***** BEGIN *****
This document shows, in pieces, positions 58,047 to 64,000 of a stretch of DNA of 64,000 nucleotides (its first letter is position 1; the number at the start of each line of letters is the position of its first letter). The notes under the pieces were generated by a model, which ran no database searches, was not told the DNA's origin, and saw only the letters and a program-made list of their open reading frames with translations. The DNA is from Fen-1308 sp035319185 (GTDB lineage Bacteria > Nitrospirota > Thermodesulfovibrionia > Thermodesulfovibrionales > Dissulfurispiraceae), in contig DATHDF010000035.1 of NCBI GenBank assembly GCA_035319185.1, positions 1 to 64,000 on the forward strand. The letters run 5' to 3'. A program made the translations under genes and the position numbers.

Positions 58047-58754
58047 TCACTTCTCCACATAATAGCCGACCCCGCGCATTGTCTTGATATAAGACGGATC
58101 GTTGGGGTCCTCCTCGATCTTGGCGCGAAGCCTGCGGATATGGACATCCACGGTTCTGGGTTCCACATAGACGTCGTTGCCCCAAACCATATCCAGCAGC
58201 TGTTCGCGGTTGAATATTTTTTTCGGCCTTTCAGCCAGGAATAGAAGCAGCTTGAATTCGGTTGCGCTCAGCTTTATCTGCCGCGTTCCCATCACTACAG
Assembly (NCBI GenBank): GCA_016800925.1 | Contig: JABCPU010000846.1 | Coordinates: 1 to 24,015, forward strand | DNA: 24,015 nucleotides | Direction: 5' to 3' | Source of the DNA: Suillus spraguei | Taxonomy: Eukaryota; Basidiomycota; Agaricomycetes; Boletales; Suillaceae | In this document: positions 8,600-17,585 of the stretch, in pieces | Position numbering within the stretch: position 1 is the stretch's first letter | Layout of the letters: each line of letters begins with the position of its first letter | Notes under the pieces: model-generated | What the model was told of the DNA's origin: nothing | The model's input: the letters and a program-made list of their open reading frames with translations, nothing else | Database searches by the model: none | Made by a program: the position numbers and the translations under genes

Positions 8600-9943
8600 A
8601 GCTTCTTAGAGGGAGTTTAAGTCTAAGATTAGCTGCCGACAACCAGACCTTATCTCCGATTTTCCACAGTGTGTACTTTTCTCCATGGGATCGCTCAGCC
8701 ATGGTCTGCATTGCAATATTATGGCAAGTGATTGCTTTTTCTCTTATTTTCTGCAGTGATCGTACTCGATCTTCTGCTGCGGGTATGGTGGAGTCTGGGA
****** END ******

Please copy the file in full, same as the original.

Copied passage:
This document shows, in pieces, positions 58,047 to 64,000 of a stretch of DNA of 64,000 nucleotides (its first letter is position 1; the number at the start of each line of letters is the position of its first letter). The notes under the pieces were generated by a model, which ran no database searches, was not told the DNA's origin, and saw only the letters and a program-made list of their open reading frames with translations. The DNA is from Fen-1308 sp035319185 (GTDB lineage Bacteria > Nitrospirota > Thermodesulfovibrionia > Thermodesulfovibrionales > Dissulfurispiraceae), in contig DATHDF010000035.1 of NCBI GenBank assembly GCA_035319185.1, positions 1 to 64,000 on the forward strand. The letters run 5' to 3'. A program made the translations under genes and the position numbers.

Positions 58047-58754
58047 TCACTTCTCCACATAATAGCCGACCCCGCGCATTGTCTTGATATAAGACGGATC
58101 GTTGGGGTCCTCCTCGATCTTGGCGCGAAGCCTGCGGATATGGACATCCACGGTTCTGGGTTCCACATAGACGTCGTTGCCCCAAACCATATCCAGCAGC
58201 TGTTCGCGGTTGAATATTTTTTTCGGCCTTTCAGCCAGGAATAGAAGCAGCTTGAATTCGGTTGCGCTCAGCTTTATCTGCCGCGTTCCCATCACTACAG
Assembly (NCBI GenBank): GCA_016800925.1 | Contig: JABCPU010000846.1 | Coordinates: 1 to 24,015, forward strand | DNA: 24,015 nucleotides | Direction: 5' to 3' | Source of the DNA: Suillus spraguei | Taxonomy: Eukaryota; Basidiomycota; Agaricomycetes; Boletales; Suillaceae | In this document: positions 8,600-17,585 of the stretch, in pieces | Position numbering within the stretch: position 1 is the stretch's first letter | Layout of the letters: each line of letters begins with the position of its first letter | Notes under the pieces: model-generated | What the model was told of the DNA's origin: nothing | The model's input: the letters and a program-made list of their open reading frames with translations, nothing else | Database searches by the model: none | Made by a program: the position numbers and the translations under genes

Positions 8600-9943
8600 A
8601 GCTTCTTAGAGGGAGTTTAAGTCTAAGATTAGCTGCCGACAACCAGACCTTATCTCCGATTTTCCACAGTGTGTACTTTTCTCCATGGGATCGCTCAGCC
8701 ATGGTCTGCATTGCAATATTATGGCAAGTGATTGCTTTTTCTCTTATTTTCTGCAGTGATCGTACTCGATCTTCTGCTGCGGGTATGGTGGAGTCTGGGA